Twinned or Triple Rainbows




Unlike a double rainbow which consists of two separate and concentric rainbow arcs, the very rare twinned rainbow appears as two rainbow arcs that split from a single base. The colors in the second bow, rather than reversing as in a double rainbow, appear in the same order as the primary rainbow. It is sometimes even observed in combination with a double rainbow. The explanation for a twinned rainbow is the combination of different sizes of water drops falling from the sky. Due to air resistance raindrops flatten as they fall and flattening is more prominent in larger water drops. When two rain showers with different sized raindrops combine they each produce slightly different rainbows which may combine and form a twinned rainbow.




How Strange Twinned Rainbows Form   Live Science - August 9, 2012
A twinned primary rainbow produced through computer simulation. The rainbow is split because of the interaction of light with two types of water drops: some smaller, spherical ones, and some larger water drops that become nonspherical. The different shapes cause light to leave the water drops in two different directions, which causes the rainbow to split into two arcs, a study presented in August 2012 found. Double rainbows had their fifteen minutes of fame on the Internet. Now get ready for their even more mysterious cousins: twinned rainbows.

New research has suggested an explanation for these exotic shows of color. Rainbows are known to form when sunlight interacts with tiny water drops in the atmosphere. As sunlight gets both reflected and refracted within the drops, it gets separated into its basic color components. Still, all the secrets of the more complex behavior of rainbows have long remained a puzzle. The most common rainbow has a single arc. The less common double rainbow, which consists of two separate, concentric arcs, has inspired Internet memes. Triple and quadruple rainbows have even been spotted. Even rarer, however, is the twinned rainbow, where two arcs split from a single base rainbow.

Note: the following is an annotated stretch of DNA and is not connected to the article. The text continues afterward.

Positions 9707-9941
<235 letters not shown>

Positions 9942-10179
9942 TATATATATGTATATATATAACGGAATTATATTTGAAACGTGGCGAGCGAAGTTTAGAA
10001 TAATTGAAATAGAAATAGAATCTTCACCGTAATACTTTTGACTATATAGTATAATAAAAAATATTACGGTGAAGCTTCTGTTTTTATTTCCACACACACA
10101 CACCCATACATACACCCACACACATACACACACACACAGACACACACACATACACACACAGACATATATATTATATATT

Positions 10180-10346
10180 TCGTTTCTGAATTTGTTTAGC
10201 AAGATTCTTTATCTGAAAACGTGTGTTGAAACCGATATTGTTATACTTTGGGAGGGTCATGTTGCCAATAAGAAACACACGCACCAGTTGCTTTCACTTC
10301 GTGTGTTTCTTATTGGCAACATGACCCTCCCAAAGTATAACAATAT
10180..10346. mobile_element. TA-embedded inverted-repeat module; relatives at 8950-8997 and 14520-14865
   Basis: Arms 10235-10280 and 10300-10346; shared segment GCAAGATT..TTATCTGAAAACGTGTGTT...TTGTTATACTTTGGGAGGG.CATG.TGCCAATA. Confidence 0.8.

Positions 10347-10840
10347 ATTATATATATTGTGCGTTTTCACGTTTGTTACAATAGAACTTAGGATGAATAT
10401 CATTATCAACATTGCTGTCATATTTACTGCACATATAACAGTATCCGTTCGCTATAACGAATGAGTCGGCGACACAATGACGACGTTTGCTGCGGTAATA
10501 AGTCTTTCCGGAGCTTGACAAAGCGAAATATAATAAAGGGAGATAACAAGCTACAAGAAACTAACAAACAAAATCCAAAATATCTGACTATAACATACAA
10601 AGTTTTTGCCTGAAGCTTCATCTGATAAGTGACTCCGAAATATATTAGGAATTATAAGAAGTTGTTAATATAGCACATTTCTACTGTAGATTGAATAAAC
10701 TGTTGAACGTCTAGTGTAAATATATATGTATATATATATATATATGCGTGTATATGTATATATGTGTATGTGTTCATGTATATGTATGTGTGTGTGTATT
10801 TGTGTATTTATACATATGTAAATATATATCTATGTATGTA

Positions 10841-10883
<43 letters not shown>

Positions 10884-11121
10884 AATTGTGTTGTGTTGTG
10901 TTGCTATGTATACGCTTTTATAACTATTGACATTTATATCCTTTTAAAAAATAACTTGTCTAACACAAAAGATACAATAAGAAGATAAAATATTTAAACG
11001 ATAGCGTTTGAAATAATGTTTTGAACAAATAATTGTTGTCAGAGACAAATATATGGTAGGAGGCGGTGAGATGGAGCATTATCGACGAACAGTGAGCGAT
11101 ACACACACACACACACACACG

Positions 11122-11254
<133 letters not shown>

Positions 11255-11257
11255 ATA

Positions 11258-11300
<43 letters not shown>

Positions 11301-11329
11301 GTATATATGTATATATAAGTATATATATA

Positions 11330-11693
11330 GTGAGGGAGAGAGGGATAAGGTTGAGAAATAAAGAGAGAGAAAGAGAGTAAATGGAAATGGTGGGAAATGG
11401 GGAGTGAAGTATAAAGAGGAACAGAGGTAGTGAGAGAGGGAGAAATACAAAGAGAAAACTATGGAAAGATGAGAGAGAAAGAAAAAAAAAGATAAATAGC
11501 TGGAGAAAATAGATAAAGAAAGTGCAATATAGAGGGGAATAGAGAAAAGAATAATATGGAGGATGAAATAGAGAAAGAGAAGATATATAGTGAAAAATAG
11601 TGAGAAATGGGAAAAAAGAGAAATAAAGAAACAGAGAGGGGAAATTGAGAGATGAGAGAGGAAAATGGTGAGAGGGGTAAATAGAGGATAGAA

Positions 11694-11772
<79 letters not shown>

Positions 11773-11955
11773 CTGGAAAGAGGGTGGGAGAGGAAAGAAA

Secret of 'twinned rainbows' simulated on a computer   MSNBC - December 11, 2011

Researchers in San Diego say they've discovered how a rare "twinned rainbow" works and can now simulate one on a computer. By studying virtual rainbows, they figured out that the twinned rainbow needs sunlight to reflect off both small and large size water droplets at just the right angle. "A double rainbow everyone has seen," said Iman Sadeghi, a Google software engineer and former doctoral student at the University of California San Diego's Jacobs School of Engineering. Sadeghi says the image of any rainbow is dependent on the shape of the water droplets in the air, as well as the angle between the observer, the water droplets and the sun behind the observer.


Quadruple rainbow caught on film for the first time   BBC - October 6, 2011

The third (l) and fourth (r) rainbows appear closer to the sun, rather than opposite it as with the first and second, which would have been behind the photographer.
Scientists have captured the first image of a "quaternary" rainbow - the fourth rainbow caused by the bending of light through water in the air. This refraction frequently creates a visible second rainbow, but until now, no one had caught sight of the fainter third and fourth arcs that the process creates in a different part of the sky. The first tertiary, or third, rainbow has only just been caught on film. Digitally enhanced pictures of the two effects appear in Applied Optics.




September 20, 2010 - Photo by Daryl Pederson of Anchorage, Alaska





August 30, 2010 - Beluga Point South of Anchorage Alaska




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